Coconut oil firm's Northern Ireland founder hopes to help islanders on other side of globe to prosper
A coconut oil company co-founded by a Northern Ireland man is aiming to help people on a Fijian island become more self-sufficient. Coconut oil has become one of the latest health food crazes to hit the UK, despite a relatively high calorie content.
Now Tim McKee from Hillsborough has joined with two friends to set up social enterprise Bula Batiki.
And they are using a campaign on crowd-funding website Kickstarter to attract the funds to increase the production of coconut oil in Batiki.
Through the company they hope to be able to help residents of the remote South Pacific island Batiki to make a better income by marketing their coconut oil in the UK and Ireland.
Coconut oil contains a different type of fatty acid which experts say can be more easily digested by the body, and is also gluten, lactose and cholesterol-free.
Mr McKee (31) said he wanted to help villagers living in Batiki after four years spent volunteering with Think Pacific - and said the experience had changed his outlook on life forever.
He longed to return and made friends with two other travellers who had also volunteered on the island.
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Together the three of them came up with the idea for coconut oil firm Bula Batiki and set up a social enterprise with the aim of sending the profits back to the island.
Tim came across co-founders Callum Drummond (23) from Cheltenham and Ellis Williams (23) from Bristol after he read a post online. All three were keen to continue to give back to Fiji - and in particular Batiki - one of Fiji's most remote islands.
They realised that the untouched nature of Batiki island and its coconuts would offer them the opportunity to help Batiki's residents continue and grow athletics, educational and infrastructure projects on the island.
"As soon as you experience the Fijian way of life, their culture and ethos becomes engrained in you," Tim said. "Everything there is about family and community. Bula Batiki belongs to the people of Batiki.
"They have full control of how much oil is produced, and the proceeds go directly back to Batiki. The charity has helped to empower the island's residents and our long-term goals include setting up a sustainable, consistent kindergarten which will prepare young people for school and get them off to the best start to continue their educational journey on Batiki."
Already the product has secured several stockists, including Meant to Bee complementary therapy clinic on Lisburn Road in Belfast, Eatwell Health & Wholefoods, which is also on Lisburn Road, Azora Health and Beauty in Hillsborough and Clare McKinney Make-up and Beauty in Lisburn.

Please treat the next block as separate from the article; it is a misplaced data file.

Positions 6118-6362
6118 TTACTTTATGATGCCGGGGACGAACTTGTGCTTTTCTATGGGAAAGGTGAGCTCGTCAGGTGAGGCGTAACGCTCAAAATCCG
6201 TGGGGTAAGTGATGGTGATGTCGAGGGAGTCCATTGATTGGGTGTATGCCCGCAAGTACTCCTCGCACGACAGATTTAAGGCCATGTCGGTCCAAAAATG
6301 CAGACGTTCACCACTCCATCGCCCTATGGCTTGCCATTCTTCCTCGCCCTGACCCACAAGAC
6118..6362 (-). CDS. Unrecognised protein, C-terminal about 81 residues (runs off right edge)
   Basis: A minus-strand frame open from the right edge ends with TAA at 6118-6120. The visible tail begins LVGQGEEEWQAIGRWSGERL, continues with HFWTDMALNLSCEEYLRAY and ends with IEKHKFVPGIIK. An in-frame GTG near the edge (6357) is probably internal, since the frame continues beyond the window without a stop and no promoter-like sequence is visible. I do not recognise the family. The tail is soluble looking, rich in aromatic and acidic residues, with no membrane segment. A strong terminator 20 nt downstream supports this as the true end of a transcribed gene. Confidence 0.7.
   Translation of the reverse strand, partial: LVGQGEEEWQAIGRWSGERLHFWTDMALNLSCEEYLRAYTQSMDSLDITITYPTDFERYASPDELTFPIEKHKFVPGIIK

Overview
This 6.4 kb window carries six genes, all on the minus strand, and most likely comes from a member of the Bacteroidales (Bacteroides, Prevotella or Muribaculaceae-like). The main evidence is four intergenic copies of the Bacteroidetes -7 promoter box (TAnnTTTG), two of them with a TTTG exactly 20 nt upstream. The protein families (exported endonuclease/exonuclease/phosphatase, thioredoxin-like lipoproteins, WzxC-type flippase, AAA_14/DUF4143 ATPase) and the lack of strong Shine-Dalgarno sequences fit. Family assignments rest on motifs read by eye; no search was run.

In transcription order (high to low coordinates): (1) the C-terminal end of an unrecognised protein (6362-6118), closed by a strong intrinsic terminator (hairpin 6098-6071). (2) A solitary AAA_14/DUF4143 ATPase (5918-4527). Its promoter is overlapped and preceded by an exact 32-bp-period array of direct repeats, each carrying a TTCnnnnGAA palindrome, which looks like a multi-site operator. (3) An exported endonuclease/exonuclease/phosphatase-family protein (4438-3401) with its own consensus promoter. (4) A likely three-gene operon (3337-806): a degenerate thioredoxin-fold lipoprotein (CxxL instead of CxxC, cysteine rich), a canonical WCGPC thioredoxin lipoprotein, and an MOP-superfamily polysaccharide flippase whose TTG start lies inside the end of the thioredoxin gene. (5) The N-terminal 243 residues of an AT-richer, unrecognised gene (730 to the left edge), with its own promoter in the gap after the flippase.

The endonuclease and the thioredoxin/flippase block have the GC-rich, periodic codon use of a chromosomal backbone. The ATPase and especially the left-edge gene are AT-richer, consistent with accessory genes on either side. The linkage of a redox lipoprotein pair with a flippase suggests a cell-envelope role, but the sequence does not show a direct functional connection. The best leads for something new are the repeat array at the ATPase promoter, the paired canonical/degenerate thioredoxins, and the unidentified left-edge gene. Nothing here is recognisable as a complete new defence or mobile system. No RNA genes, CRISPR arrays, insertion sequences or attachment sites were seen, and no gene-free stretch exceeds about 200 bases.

The idea behind it is that producing the coconut oil themselves will allow the villagers to more than double the money they earn selling copra, the dried coconut kernels which are used to make the oil.
All oil sold by the business will be made by hand from coconuts grown in Batiki.
"Unlike more global coconut oil brands, we are actively working to ensure the process does not become industrialised," said Tim.
"Our goal is not to create a high-volume brand, but rather help the villagers of Batiki to develop an industry which can support them with ingredients which are already available to them."
Around 300 people live in the coastal villages on the island. Batiki has no airport or roads, and goods are bought to the island on small cargo vessels and boats.
There is a small primary school and a nurse, but no hospital or doctor on the island. Its economy is mainly driven by farming and fishing.
The trio have already picked three areas they want to help improve on the island.
Bula Batiki hopes to benefit Batiki residents by increasing the island's income and making facilities like schools more affordable for the families there.
They want to support the island's children's scholarship scheme, which will fund scholarships for the top three students each year to go to university.
It's planned that the charity will be able to contribute so that in five to seven years time, they will be able to fund the top three students on the island every year to go on to university, which costs approximately 7,500 Fijian dollars (£2,500) a year.
Tim, Callum and Ellis also hope to be able to help the primary school and the village kindergartens to buy books and resources, and also hope to supply sporting equipment for both children and adults.
The charity has also hosted the Batiki Island Sports Tournament, something residents had dreamed of for years but had never been able to afford to do.
Around a year ago, Cyclone Winston devastated the island.
More than 40 people were killed across Fiji and although no one was killed or seriously injured on Batiki, many houses and buildings were destroyed.
The trio hope to help with the cost of rebuilding and working towards improving structures to minimise the damage caused by future storms.